A glacier respires: Quantifying the distribution and respiration Co2 flux of cryoconite across an entire Arctic supraglacial ecosystem

Authors Organisations
  • Andy Hodson(Author)
    University of Sheffield
  • Alexandre Magno Anesio(Author)
    University of Bristol
  • Felix Ng(Author)
    University of Sheffield
  • Rory Watson(Author)
    HighSpy
  • Joe Quirk(Author)
    University of Sheffield
  • Tristram Irvine-Fynn(Author)
  • Adrian Dye(Author)
    University of Sheffield
  • Chris Clark(Author)
    University of Sheffield
  • Patrick McCloy(Author)
    HighSpy
  • Jack Kohler(Author)
    Norwegian Polar Institute
  • Birgit Sattler(Author)
    University of Innsbruck
Type Article
Original languageEnglish
Article numberG04S36
Number of pages9
JournalJournal of Geophysical Research
Volume112
Issue numberG4
DOI
Publication statusPublished - 01 Dec 2007
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Abstract

This paper quantifies the mass distribution of cryoconite at the glacier scale using photographic surveys conducted either at ground level, or at 20 m elevation using a novel uninhabited aerial vehicle (UAV). Image acquisition allowed three key deposits to be quantified: cryoconite holes, cryoconite in streams (“stream cryoconite”), and dispersed cryoconite granules (detectable only in the ground-based images). Cryoconite was found all over the snow-free parts of the glacier in one or more of these forms, covering about 0.42% (4600 kg km−2 dry weight) as holes and stream cryoconite deposits (>0.25 cm2 and thus visible in the UAV images), or 1% (10600 kg km−2) when smaller dispersed granules were included (using the ground images). No spatial patterns in the distribution of cryoconite cover were apparent, although cryoconite holes were far more common than stream cryoconite at high altitude due to lower melt rates. Measurements of respiration and bacterial carbon production estimated from in situ incubations of cryoconite–water mixtures indicated rates of 1.174 ± 0.182 (1 standard deviation) and 0.040 ± 0.019 μg C g−1 h−1, respectively. The respiration measurements then yielded glacier-wide CO2 fluxes for 1998 and 2000 of 6.3 and 5.1 kg C km−2 a−1 when the loci and duration of activity were defined using the UAV images and a degree day model, respectively. These fluxes increased to 14 and 12 kg C km−2 a−1 when the dispersed cryoconite detected in the ground-based images were also considered. The measurements therefore show that cryoconite ecosystems clearly have the capacity to impact upon carbon cycling in glacial environments.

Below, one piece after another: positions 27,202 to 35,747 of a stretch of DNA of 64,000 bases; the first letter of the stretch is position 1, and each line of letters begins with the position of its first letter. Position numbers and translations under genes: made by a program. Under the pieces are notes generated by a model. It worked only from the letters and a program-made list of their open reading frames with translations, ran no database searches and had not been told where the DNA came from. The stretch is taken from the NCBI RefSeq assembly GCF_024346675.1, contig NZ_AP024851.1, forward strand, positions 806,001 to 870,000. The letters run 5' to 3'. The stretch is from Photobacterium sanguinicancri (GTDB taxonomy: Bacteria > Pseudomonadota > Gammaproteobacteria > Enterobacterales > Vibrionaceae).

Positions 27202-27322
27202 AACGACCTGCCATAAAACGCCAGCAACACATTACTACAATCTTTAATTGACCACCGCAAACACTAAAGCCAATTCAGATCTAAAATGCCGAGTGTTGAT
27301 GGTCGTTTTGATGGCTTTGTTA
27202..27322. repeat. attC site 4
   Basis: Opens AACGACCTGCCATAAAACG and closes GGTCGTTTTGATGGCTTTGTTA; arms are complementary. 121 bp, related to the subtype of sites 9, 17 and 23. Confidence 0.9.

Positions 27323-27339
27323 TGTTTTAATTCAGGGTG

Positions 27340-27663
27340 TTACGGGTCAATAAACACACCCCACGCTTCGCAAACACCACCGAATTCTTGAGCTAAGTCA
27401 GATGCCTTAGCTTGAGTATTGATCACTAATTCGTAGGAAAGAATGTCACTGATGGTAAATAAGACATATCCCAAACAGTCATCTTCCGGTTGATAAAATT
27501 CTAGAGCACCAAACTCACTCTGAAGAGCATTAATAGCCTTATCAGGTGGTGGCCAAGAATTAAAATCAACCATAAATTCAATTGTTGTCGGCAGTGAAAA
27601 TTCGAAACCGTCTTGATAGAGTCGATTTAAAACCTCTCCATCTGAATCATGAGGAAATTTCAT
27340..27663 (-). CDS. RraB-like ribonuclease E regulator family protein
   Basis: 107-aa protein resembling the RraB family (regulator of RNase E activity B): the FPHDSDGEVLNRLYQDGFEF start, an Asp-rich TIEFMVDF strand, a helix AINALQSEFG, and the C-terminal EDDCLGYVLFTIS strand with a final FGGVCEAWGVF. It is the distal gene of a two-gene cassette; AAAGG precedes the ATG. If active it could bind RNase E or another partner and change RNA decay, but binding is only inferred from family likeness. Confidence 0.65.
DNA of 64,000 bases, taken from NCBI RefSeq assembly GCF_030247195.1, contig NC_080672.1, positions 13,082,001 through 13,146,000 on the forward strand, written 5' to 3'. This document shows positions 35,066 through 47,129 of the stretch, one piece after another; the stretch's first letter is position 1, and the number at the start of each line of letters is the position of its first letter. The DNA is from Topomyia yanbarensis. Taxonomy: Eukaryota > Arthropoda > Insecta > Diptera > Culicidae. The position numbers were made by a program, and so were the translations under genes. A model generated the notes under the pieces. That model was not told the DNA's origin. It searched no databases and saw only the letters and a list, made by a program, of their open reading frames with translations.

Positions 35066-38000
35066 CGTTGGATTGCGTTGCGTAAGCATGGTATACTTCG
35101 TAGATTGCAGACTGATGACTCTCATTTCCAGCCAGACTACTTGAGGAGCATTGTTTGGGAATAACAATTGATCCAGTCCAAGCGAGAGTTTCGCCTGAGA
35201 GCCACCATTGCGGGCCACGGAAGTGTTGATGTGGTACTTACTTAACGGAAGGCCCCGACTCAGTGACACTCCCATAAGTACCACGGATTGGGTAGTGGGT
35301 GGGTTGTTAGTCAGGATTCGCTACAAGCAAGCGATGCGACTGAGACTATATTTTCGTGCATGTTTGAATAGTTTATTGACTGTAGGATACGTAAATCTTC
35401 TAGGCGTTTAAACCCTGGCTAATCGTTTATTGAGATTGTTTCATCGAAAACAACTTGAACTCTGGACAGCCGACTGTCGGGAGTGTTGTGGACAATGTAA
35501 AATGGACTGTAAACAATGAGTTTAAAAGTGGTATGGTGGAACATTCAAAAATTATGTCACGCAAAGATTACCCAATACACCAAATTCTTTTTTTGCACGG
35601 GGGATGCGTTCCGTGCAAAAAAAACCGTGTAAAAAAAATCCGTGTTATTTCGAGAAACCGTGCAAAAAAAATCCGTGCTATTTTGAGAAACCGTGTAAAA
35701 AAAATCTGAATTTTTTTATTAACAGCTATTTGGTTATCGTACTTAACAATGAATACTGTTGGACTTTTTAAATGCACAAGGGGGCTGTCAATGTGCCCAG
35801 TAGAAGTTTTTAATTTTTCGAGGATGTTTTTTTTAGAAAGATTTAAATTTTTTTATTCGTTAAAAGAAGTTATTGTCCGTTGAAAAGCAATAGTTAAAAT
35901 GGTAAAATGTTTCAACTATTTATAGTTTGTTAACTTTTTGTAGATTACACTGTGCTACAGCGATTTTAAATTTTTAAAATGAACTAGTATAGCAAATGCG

Keywords

  • cryonite, glacier ecology, uninhabited aerial vehicles, polar glaciers